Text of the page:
• Born: Mike Chapman, record producer and songwriter, in Nambour, Queensland, Australia
  • Died: Jean Chassagne, 65, French submariner, aviator and race car driver

April 14, 1947 (Monday)[edit]

April 15, 1947 (Tuesday)[edit]

April 16, 1947 (Wednesday)[edit]

April 17, 1947 (Thursday)[edit]

  • The Milch Trial concluded in Nuremberg. Erhard Milch was found guilty of war crimes and responsible for slave labor, but was acquitted of the charge of having knowingly and willfully participated in fatal medical experiments. Milch was sentenced to life in prison.
  • In Rome, a mob of about a thousand unemployed workers staged a noisy protest outside the Parliament building, stopping private cars and sometimes beating the occupants. One of those assaulted was Italian Foreign Minister Carlo Sforza, who was struck by several fists as he stepped out of his car to go to his office. The Foreign Ministry said that Sforza had been shaken but not seriously hurt.[20]

April 18, 1947 (Friday)[edit]

  • The British Navy blew up the German naval base at Heligoland with 3,500 tons of explosives. The largest non-atomic explosion ever attempted by man, the blast was reportedly heard as far away as Hamburg and created a red-tinted mushroom cloud twice the size of the island.[21]
  • Born: Kathy Acker, author, in New York City (d. 1997); Jerzy Stuhr, actor and filmmaker, in Kraków, Poland; James Woods, actor and producer, in Vernal, Utah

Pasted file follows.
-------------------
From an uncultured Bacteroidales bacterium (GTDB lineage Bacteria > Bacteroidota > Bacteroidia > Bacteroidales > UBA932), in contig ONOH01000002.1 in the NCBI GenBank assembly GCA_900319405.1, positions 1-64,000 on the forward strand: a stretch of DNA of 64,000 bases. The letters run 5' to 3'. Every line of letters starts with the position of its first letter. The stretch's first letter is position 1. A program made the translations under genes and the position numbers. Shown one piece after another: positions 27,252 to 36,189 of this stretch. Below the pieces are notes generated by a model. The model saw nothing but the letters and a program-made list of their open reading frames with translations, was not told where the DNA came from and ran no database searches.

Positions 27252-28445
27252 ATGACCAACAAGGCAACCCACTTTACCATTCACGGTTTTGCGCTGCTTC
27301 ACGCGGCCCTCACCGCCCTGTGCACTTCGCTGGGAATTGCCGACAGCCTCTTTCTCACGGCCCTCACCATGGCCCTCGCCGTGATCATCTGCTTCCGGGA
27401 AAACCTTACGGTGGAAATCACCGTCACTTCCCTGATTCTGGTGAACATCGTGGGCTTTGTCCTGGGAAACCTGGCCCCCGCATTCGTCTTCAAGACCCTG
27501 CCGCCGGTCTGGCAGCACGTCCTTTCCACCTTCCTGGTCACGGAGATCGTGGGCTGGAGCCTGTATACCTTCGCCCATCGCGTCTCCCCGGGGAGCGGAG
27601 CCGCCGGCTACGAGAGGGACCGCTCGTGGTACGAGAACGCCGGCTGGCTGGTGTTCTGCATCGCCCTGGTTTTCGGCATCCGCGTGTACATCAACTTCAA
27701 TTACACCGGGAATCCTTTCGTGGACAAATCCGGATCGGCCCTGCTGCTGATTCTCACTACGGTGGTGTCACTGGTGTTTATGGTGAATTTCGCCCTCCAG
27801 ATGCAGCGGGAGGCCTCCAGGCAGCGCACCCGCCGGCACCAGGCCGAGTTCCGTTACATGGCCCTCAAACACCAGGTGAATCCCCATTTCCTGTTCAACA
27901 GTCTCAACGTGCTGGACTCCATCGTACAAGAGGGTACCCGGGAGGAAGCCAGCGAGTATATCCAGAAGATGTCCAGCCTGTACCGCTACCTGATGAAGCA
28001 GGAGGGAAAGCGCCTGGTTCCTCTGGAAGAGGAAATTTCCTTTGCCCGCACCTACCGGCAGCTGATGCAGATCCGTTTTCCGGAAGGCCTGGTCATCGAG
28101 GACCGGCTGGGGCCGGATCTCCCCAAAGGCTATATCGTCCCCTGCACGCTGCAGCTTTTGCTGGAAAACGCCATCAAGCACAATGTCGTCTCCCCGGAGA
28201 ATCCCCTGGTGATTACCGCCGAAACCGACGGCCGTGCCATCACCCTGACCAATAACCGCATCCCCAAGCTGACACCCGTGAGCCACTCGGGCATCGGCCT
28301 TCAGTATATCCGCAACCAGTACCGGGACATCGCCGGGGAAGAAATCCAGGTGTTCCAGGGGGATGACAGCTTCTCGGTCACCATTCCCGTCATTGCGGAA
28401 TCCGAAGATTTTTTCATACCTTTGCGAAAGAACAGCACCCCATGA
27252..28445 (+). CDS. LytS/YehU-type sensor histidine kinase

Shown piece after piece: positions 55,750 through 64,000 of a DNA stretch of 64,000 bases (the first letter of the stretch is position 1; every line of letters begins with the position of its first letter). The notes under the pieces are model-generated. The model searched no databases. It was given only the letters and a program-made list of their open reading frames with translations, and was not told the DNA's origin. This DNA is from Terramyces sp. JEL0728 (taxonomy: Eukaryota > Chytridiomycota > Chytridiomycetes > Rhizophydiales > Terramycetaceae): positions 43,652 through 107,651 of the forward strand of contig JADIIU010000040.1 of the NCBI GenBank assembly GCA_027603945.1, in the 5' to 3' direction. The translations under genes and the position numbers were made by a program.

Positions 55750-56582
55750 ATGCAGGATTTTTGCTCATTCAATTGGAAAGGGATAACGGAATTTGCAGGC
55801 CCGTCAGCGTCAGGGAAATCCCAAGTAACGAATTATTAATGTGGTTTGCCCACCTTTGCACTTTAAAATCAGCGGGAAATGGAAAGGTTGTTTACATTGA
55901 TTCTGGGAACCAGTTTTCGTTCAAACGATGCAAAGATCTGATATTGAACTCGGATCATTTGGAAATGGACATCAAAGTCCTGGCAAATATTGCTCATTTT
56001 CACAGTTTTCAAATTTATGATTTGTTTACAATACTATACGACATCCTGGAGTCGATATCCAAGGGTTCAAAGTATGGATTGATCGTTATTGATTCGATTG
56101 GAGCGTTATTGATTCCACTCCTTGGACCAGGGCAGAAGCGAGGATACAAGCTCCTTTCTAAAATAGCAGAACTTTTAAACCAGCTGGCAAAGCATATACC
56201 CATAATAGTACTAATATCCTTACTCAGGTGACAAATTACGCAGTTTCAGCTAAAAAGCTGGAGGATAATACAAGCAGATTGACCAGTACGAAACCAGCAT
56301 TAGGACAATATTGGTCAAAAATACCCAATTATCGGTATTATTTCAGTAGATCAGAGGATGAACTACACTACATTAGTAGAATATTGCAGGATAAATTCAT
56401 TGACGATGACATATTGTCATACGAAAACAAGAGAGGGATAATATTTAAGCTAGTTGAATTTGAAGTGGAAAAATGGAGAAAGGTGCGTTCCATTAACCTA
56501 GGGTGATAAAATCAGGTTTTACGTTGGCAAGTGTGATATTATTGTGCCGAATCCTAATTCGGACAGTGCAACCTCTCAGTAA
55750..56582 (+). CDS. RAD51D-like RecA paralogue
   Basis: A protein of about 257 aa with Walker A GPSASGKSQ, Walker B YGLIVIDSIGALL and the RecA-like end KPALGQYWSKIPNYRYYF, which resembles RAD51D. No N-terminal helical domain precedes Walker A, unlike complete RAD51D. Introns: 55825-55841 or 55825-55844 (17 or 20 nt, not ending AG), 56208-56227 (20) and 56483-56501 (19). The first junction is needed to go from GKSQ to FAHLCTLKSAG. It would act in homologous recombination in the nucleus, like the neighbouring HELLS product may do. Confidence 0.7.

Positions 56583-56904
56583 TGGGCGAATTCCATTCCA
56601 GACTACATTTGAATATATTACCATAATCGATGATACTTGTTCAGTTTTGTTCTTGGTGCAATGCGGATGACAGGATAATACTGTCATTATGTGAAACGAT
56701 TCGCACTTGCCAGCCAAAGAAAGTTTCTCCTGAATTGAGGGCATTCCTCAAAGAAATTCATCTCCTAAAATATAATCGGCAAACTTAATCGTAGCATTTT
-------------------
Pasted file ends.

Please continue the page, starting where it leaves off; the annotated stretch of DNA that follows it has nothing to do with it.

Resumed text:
• Died: Benny Leonard, 51, American lightweight boxing champion (heart attack while refereeing a bout); Jozef Tiso, 59, Slovak Roman Catholic priest and President of Slovakia from 1939 to 1945 (hanged for treason)

April 19, 1947 (Saturday)[edit]

April 20, 1947 (Sunday)[edit]

  • Frederick IX of Denmark took the throne upon the death of his father Christian X.
  • NBC Radio cut off a broadcast of The Fred Allen Show for twenty-five seconds because the host refused to change his script. The censored bit started off with another actor asking Allen why the program was cut off the previous week. Allen explained, "Well, there's a little man in the company we work for. He's a vice president in charge of program ends. When our program runs overtime, he marks down how much time is saved." Allen was then asked, "What does he do with all this time?" to which he replied: "He adds it all up, 10 seconds here, 20 seconds there, and when the vice president saves up enough seconds, minutes and hours to make two weeks, he uses the two weeks of our time for his vacation." Allen described NBC's action as "sheer stupidity. The radio industry is 25 years old, but some people in it are keeping it in its infancy by such action as this."[23]